Amitriptyline, a drug developed to treat depression, may or may not be the best drug to pair with CBT, he noted. Another study, which is using amitriptyline, topiramate, and placebo and is being carried out at 40 sites in the United States, will help answer that question, said Dr. Powers.

Not a "Wasteland"

Asked to comment on the study, Peter Goadsby, MD, PhD, director, Headache Center, University of California, San Francisco, said it illustrates that "the treatment of pediatric and adolescent headache is not a wasteland," and that it's possible to diagnose and treat children who have chronic migraine.

"The message for me is that children with headache shouldn't be consigned to a pat on the head but should be diagnosed and managed properly," he told Medscape Medical News.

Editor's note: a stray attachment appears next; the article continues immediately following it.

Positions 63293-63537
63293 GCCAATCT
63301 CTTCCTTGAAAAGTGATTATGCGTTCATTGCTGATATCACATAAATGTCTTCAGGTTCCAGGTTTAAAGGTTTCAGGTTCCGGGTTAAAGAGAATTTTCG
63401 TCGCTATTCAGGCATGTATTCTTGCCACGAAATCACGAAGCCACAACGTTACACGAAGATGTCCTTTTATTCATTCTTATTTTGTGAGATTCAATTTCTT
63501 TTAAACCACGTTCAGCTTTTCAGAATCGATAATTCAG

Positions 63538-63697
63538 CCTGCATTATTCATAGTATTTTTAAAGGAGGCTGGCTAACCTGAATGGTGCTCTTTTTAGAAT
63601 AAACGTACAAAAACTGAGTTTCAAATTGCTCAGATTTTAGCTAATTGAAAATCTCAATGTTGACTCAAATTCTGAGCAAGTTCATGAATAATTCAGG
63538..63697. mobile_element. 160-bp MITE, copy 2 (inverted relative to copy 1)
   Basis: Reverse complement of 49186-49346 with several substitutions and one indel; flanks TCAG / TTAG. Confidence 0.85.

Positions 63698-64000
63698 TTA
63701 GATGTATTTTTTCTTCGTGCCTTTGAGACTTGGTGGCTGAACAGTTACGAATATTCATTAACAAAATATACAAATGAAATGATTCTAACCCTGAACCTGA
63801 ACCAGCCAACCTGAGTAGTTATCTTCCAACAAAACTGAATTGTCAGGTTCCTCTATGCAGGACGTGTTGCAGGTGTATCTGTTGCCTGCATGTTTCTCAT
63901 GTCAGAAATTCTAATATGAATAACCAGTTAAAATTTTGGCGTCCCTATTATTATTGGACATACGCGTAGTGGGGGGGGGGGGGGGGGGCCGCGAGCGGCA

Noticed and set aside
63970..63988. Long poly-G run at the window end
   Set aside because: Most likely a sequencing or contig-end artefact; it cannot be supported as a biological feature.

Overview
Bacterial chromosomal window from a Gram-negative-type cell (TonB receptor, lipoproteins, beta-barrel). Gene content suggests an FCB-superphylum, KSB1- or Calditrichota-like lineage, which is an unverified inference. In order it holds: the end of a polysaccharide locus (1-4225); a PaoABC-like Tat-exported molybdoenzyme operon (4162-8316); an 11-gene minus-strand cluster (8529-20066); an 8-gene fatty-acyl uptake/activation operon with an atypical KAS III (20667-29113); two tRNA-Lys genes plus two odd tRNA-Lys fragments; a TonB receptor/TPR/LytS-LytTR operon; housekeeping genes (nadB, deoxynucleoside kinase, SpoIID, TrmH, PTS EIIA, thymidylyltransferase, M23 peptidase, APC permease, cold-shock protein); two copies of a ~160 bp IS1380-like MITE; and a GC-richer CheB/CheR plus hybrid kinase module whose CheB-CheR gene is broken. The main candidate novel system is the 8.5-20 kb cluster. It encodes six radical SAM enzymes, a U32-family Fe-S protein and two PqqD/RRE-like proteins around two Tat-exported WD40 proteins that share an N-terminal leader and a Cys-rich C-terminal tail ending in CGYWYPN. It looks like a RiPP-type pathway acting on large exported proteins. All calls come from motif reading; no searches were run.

That CBT added to amitriptyline worked in kids with migraine makes sense because a 2-pronged approach typically provides better results than a single approach, said Dr. Goadsby.

He also believes the study drives home a point about the need for accessible resources.

"Life is tricky, life is busy, the child with migraine might not be the only child in family," and it might be difficult for parents to find the time to take one of their children to CBT, said Dr. Goadsby. "The data challenge health care providers at all levels to think about how to better deliver services to children and families."

The study was funded by the National Institutes of Health.

American Headache Society (AHS) 56th Annual Scientific Meeting. Abstract 1963990.